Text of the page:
ERD has received grants from Prana Biotechnology; grants and personal fees from Huntington Study Group, Lundbeck, and Medtronic; and personal fees from Clintrex, Roche, Optio, Transparency Life Sciences, and Amgen. HDR has received a research contract from Prana Biotechnology and personal fees from Pfizer. CH and DAn are employees of and shareholders in Prana Biotechnology. CWR and ME-D have received personal fees from Prana Biotechnology. DO, SGa, AW, KB, and CL have received grant support from Prana Biotechnology. JS has received grants from Prana Biotechnology and CHDI Foundation, personal fees from Roche and Prana Biotechnology, research contracts from Teva Pharmaceuticals and Omeros, and personal fees and non-financial support from GlaxoSmithKline. IL has received grants from Monash University. CSt is an employee of Prana Biotechnology. RR has received grants from CHDI Foundation, DFG, EU-FP7, European Huntington's Disease Network, DZNE, and BMBF; has been an advisory board member for Novartis, Pfizer, Siena Biotech, Ipsen, Teva, Lundbeck, ISIS Pharma, and CHDI Foundation; has received honoraria from Novartis, Pfizer, Siena Biotech, NeuroSearch, Ipsen, Teva, Lundbeck, ISIS Pharma, CHDI Foundation, Wyeth, Link Medicine, Prana Biotechnology, Medivation, MEDA Pharma, Temmler Pharma, and AOP Orphan Pharmaceuticals; has received consultancy payments from Pfizer, Siena Biotech, NeuroSearch, Ipsen, Teva, Lundbeck, ISIS Pharma, CHDI Foundation, Wyeth, Link Medicine, and Prana Biotechnology; and has provided clinical trial services or quantitative motor analyses for Novartis, Teva, Pfizer, Ipsen, CHDI Foundation, BMBF, and DZNE. SH has received grants and personal fees from Prana Biotechnology; and personal fees from Pfizer and Azevan Pharmaceuticals. RM has received grants from Prana Biotechnology, Neurocrine, Medivation, and Teva. DAm was a member of a data safety and monitoring board for Prana Biotechnology. KM has received grants from CHDI Foundation, HDSA, the National Institutes of Health 1 UL 1 RR024156, P0412196, NS036630 , and Parkinson's Disease Foundation. CSi has received personal fees from Lundbeck. SK's institution received research funding from Prana Biotechnology through the University of Rochester for this study; financial support from NeuroSearch for participation in HART-HD and OPEN-Hart; financial support from Auspex Pharmaceutical for participation in the First HD and Arc HD trials; and funding for participation in the ENROLL-HD. SK has received grants from Huntington's Disease Society of America, Lundbeck, NuroSearch, Auspex Pharmaceuticals, and CHDI Foundation, and personal fees from Lundbeck. PC's institution has received financial support from Prana Biotechnology through the University of Rochester for participation in the Reach2HD study. PC has received grant support from Teva Pharmaceuticals. MN has received grants from Prana Biotechnology through the University of Rochester, Teva, NeuroSearch, Medivation/Pfizer, Impax Pharmaceuticals, Schering-Plough, Biotie, and personal fees from Lundbeck. MSLD has received grants from Prana Biotechnology, Omeros, Auspex, and CHDI Foundation; and personal fees from Lundbeck, UCB Pharma, Teva, USWorldMeds, Mayo Clinic, and Elsevier. AD's institution received research funding from Prana Biotechnology through the University of Rochester for this study; from NeuroSearch in conjunction with the Huntington Study Group for participation in HART-HD and OPEN-Hart; and from Auspex Pharmaceutical in conjunction with the Huntington Study Group for participation in First HD and Arc HD. AD has received grants from Huntington's Disease Society of America, and funding from CHDI Foundation for participation in ENROLL-HD. PM has received personal fees from Novartis Pharma, Bayer, and Roche. SE has received personal fees from Huntington Study Group, Prana Biotechnology, Millennium/Takeda, Pfizer, Roche, Novartis, Achaogen, Averion, Massachusetts General Hospital, Harvard Clinical Research Institute, TARIS, Boston University, Alcon, Cubist, Merck, Chelsea Therapeutics, Mannkind, QRx Pharma, IMMPACT, Intermune, Genentech, Affymax, FzioMed, CIS Biotech, Auspex, Sunovion, GlaxoSmithKline, Boehringer Ingelheim, Alcon, American Statistical Association, American Neurological Association, Beth Israel Deaconess Medical Center, US Food and Drug Administration, Osaka University, Statistical Society of Australia, Interfarma, Muscle Study Group, Society for Clinical Trials, Harvard Medical School, Biopharmaceutical Applied Statistics Symposium, Phamaceutical Education and Research Institute, Graybill Conference, Deming Conference, Midwest Biopharmaceutical Statistics Workshop, New Jersey Chapter of American Statistical Association, American Statistical Association, Drug Information Association, Merck, Johns Hopkins University, Schering-Plough, HIV/AIDS Network Coordination, HIV Neurobehavioral Research Center, and grant funding from the National Institutes of Health and Fogarty International Center. BRL has received personal fees from Prana Biotechnology, Novartis, Isis Pharmaceuticals, Pfizer, Neurosearch, Teva, Lundbeck, Roche, Aequus, Auspex, and Omeros. RT reports personal fees from Prana Biotechnology. ST reports personal fees and equity interest from Prana Biotechnology; grants from Pfizer, Forum Pharmaceuticals, and Civitas Pharmaceuticals; and personal fees from Functional Neuromodulation. MW, MM-L, SF, CV, EK, KH, CC, CO, JC-B, PKP, AG, PA, AC, SJ, VS, RK, KA, CD, EM, SC, SGl, JGo, LLe, NY, MM, RC, HMa, NP, DG, LLi, HMo, BH, SGu, AI, BJ, JGr, AF, and SW declare no competing interests.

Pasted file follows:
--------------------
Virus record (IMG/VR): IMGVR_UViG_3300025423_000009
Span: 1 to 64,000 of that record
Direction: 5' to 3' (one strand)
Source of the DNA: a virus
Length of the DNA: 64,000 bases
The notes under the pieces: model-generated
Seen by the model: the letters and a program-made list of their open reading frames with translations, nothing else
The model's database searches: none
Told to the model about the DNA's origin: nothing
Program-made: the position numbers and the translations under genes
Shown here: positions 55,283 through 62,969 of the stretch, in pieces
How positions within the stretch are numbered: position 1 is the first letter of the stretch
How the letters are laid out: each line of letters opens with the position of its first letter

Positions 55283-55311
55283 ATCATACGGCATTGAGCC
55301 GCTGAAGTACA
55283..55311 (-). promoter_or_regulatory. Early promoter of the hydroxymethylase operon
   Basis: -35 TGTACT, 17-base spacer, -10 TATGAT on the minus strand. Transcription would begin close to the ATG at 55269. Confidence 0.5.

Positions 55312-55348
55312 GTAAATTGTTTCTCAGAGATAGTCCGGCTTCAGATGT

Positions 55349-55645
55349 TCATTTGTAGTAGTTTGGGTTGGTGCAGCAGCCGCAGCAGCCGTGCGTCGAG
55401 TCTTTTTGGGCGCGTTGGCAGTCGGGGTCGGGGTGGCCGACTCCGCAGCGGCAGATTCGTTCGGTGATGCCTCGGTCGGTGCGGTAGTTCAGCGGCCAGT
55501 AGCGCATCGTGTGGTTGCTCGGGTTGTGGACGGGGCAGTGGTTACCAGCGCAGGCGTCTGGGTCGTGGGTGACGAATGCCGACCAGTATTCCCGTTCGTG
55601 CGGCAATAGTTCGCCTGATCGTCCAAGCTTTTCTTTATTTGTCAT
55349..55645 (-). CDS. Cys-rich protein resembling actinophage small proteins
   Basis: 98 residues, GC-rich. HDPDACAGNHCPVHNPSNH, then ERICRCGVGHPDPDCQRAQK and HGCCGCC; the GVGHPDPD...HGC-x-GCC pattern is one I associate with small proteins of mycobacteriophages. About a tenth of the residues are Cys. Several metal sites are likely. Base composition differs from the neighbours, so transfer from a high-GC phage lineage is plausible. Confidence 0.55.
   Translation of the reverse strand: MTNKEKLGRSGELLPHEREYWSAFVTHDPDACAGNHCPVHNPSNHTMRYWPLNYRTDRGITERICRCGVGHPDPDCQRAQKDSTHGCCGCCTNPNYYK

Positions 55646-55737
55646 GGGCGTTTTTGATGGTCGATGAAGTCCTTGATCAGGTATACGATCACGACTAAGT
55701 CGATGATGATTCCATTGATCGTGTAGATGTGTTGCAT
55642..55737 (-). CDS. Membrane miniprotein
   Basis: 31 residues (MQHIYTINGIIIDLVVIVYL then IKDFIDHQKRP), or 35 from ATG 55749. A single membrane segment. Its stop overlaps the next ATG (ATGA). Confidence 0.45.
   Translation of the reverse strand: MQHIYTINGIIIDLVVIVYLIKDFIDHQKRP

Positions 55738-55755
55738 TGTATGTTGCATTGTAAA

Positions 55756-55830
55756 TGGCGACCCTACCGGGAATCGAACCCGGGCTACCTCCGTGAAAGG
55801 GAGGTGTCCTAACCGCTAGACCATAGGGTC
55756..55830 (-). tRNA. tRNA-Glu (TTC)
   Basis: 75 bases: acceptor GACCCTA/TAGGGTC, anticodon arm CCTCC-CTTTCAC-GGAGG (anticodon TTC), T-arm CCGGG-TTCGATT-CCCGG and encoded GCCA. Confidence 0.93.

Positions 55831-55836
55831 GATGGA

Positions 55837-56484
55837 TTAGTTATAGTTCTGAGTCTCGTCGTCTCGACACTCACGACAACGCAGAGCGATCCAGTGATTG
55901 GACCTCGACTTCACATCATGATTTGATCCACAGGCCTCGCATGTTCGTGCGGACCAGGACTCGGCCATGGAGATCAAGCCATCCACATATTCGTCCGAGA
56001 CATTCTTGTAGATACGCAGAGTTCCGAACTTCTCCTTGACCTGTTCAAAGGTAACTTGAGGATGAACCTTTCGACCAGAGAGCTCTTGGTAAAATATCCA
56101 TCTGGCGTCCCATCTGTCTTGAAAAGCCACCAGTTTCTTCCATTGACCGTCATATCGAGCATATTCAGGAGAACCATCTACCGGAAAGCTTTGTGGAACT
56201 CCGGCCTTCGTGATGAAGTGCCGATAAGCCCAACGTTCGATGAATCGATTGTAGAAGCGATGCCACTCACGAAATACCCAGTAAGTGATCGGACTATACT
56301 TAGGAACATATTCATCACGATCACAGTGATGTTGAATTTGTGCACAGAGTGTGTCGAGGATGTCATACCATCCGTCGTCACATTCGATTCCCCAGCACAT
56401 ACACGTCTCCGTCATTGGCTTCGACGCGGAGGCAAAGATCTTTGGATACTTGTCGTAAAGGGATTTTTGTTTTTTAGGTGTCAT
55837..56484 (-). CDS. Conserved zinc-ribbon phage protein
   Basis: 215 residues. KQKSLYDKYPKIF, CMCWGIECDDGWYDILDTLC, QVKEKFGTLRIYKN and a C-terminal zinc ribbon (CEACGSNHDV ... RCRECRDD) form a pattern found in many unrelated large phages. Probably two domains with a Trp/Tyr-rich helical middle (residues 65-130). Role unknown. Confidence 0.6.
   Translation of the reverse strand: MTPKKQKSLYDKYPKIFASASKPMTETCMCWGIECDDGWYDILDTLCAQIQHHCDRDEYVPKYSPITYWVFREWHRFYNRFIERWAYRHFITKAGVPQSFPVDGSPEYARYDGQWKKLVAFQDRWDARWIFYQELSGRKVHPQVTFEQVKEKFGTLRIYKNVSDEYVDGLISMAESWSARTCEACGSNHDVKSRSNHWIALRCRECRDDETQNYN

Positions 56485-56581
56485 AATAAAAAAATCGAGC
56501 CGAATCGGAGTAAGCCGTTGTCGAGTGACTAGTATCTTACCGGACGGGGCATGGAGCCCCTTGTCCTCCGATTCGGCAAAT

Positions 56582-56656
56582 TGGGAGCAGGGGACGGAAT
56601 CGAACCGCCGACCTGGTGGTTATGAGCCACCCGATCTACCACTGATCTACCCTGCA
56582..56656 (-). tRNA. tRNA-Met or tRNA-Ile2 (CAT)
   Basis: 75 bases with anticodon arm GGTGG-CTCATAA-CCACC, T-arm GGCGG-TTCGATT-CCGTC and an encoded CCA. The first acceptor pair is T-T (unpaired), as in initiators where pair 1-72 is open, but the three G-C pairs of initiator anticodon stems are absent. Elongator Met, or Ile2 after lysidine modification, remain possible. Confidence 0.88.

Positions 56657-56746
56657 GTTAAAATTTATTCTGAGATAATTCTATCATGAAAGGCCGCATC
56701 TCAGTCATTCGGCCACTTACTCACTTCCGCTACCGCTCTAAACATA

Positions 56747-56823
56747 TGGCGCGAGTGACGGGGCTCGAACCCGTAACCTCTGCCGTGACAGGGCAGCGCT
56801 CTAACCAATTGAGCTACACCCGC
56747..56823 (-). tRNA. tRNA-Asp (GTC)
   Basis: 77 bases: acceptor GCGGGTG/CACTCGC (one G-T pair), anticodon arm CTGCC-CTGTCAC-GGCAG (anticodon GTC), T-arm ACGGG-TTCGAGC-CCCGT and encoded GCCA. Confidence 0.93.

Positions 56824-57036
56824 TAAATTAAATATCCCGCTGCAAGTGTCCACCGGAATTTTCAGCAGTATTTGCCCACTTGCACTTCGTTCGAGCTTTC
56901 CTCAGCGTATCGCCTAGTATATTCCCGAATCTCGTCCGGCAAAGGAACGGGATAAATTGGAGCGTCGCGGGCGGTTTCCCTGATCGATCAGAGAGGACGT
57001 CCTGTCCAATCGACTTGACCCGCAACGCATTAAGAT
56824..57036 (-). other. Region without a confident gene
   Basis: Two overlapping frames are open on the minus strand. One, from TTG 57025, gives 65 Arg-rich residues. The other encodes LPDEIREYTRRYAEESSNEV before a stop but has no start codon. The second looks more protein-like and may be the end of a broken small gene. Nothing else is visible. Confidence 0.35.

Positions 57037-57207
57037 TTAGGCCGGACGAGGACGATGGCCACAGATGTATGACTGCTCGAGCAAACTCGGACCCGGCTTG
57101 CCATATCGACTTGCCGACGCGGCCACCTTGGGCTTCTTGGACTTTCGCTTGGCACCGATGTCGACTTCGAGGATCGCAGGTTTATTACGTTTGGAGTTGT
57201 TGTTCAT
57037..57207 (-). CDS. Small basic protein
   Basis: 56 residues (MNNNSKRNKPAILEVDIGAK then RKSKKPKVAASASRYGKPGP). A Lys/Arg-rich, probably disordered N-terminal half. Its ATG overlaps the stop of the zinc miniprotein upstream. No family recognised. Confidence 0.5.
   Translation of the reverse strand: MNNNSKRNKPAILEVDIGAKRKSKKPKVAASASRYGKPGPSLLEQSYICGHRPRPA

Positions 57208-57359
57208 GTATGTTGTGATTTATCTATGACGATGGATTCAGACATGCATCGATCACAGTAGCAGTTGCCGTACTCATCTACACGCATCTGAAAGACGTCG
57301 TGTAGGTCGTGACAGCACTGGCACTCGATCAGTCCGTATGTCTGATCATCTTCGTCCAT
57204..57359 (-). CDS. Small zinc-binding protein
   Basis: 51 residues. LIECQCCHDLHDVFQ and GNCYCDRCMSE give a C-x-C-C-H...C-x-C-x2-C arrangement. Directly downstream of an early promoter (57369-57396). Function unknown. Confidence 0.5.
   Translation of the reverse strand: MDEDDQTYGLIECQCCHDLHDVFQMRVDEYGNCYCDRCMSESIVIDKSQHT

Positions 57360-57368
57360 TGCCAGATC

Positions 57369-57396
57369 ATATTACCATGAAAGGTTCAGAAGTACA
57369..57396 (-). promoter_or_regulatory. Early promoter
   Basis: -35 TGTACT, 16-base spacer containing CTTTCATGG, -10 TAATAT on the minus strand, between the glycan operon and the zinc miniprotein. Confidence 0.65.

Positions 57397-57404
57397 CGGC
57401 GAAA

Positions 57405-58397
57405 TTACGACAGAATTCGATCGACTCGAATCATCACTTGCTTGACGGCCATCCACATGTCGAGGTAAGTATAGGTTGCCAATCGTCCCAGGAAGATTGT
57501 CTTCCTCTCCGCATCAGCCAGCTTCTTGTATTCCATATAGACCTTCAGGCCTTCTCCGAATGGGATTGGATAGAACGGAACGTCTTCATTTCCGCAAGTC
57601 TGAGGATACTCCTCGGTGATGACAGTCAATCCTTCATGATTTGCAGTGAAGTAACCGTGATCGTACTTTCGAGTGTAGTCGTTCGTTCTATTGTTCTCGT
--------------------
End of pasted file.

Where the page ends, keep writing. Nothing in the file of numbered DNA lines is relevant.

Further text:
This study was funded by Prana Biotechnology. Development of the huntingtin assay was supported by a National Institutes of Health grant NS071789 (SMH and MML). The 2B7 antibody was provided by the Novartis Institute for Biomedical Research. We thank Byron L Lam for his help undertaking ophthalmological assessments in the study.
© 2015 Elsevier Ltd.
ASJC Scopus subject areas
- Clinical Neurology